A glimpse into the the every day life of Pakistani jewelry and sword maker Khuram Shah Zada
For Khuram Shah Zada, living apart from his wife and his 1 ½ year-old daughter is worth sacrificing in order to keep up the Zada family business of jewelry making.
“This business has been in the family for 100 years. We have 2 branches in Doha. In the gold market 16 years, and 35 years in Souq Waqif,” said the 29-year-old Pakistani, who learnt the art of jewelry and sword making from his father at the age of 16.
Before moving to Qatar 2 years ago, Zada worked in Al-Sulait Jewellery Workshop’s other branch, located in Lahore, Pakistan. The family business has been running for over 100 years.
“Pakistani Rupee is very bad. Qatari Riyal has more value. That’s why I came to work here in Qatar,” said Zada as he continued working on a ring that had to be completed within the next few hours.
Being the only male and the eldest among his siblings was another contributing factor to Zada’s decision to move to Qatar.
“My three younger sisters, my father, my mother, my wife and my daughter, they are all in Pakistan. My father comes here to help me sometimes, but he needs to stay in our shop in Pakistan.”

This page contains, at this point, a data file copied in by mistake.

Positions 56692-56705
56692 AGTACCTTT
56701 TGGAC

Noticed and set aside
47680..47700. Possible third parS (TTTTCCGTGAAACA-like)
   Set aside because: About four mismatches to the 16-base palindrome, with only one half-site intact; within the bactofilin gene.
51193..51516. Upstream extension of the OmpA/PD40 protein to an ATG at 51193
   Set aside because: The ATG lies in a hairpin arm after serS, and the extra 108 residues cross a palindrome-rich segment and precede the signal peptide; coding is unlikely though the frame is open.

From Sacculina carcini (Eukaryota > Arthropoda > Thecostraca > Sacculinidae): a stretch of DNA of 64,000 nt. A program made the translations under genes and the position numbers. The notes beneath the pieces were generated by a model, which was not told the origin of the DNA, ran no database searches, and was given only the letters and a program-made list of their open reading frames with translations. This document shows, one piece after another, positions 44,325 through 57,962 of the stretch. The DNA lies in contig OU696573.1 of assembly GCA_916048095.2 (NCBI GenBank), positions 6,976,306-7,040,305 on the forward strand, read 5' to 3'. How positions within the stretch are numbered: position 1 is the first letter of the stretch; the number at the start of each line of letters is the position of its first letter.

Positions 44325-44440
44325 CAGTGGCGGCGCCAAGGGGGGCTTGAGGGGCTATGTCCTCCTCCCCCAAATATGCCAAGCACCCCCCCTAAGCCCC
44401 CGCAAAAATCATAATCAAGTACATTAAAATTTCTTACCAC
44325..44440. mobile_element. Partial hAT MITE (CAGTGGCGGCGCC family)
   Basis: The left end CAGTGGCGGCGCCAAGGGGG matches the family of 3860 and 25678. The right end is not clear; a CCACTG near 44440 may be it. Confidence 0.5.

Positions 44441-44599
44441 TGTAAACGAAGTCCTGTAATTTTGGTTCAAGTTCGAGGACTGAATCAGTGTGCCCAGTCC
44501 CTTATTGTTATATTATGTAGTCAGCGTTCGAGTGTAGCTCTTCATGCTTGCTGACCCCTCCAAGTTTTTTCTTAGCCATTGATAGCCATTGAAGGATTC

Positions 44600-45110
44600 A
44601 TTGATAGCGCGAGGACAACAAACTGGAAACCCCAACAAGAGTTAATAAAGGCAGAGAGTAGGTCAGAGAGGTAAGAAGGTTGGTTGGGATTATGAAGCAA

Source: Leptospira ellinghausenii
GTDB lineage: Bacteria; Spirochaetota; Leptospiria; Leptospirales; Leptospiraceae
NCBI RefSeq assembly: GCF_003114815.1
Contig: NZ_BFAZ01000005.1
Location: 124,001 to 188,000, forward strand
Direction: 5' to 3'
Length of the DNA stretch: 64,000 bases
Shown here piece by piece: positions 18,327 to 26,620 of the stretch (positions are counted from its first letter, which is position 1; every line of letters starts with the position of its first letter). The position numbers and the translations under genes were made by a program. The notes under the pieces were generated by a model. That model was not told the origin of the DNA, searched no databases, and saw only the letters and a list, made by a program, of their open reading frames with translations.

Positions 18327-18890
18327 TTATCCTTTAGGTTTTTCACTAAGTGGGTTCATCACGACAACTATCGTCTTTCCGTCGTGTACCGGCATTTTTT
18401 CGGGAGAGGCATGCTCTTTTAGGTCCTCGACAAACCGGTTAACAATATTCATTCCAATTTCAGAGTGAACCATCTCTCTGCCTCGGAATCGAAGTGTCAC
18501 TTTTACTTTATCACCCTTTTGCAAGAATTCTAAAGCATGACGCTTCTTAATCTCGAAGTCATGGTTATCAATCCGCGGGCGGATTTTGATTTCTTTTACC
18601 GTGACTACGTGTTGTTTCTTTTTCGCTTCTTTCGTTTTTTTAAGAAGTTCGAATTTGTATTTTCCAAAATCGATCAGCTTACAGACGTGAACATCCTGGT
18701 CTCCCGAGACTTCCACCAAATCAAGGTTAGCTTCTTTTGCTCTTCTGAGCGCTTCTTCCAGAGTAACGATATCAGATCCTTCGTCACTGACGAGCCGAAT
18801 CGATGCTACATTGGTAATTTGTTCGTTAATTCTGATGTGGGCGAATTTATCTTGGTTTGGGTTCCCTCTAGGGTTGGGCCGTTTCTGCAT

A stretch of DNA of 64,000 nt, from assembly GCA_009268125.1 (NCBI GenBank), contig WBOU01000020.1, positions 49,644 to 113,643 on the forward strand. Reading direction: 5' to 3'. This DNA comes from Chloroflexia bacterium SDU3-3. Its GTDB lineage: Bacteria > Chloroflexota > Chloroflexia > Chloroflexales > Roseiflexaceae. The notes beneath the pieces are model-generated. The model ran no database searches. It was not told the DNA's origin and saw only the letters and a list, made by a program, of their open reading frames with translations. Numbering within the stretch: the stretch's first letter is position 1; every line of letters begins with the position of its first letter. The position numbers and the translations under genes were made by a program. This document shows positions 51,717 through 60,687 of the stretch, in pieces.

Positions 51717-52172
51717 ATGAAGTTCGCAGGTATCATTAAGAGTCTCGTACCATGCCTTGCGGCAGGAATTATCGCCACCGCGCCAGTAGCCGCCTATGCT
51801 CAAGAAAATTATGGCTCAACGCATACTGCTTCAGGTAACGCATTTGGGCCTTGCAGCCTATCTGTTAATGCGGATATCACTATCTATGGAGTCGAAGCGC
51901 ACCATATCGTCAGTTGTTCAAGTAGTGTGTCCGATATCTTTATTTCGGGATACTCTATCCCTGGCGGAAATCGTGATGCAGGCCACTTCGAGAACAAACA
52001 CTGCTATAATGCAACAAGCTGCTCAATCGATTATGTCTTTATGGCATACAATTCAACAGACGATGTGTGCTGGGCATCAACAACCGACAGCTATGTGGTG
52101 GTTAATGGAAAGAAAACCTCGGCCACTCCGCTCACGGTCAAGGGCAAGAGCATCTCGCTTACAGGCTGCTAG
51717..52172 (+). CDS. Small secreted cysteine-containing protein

Zada works 13 hours a day and seven days a week with no holiday or day off, except when he returns to Pakistan every couple of months for a short visit to his family.
“I love my Job. It takes me maximum of one week to make something. My specialty is ring making,” said Zada.
But jewelry and sword making aren’t the only things Zada is capable of doing artistically. He is also passionate about graphic designing, and has a graphic designing business in Pakistan where he designs logos and works alongside other local businesses.
Among several other hobbies that Zada has, he also enjoys cooking and collecting currencies from different countries across the world. He keeps a collection of these currencies on display in a glass container in the corner of his small shop, which is located at the start of one of Souq Waqif’s many narrow alleyways.
“I get old currencies from customers or I buy it. Some of them I keep from my father and grandfather from long time. I have old money from Qatar, Oman, Iran, Bangladesh, and Sri Lanka,” said Zada as he showcased yet another aspect that has been passed down the many generations of the Zada family.
The fact that he is passionate about what he does is not a question. However, whether or not Zada will stay in Doha for much longer is something that he has not yet made a concrete decision on.
“It is better for me if my family came here. But now gold is very costly and business went down, so they can’t come. I am not sure how long I will stay here without them,” added Zada.
Although the idea of keeping up this respected family legacy of jewelry and sword making is highly important to Zada, he does not want his daughter to follow his footsteps.
“I’m not going to teach my daughter how to make jewelry or swords. I want her to go to school and then college, which is something that I could not do.”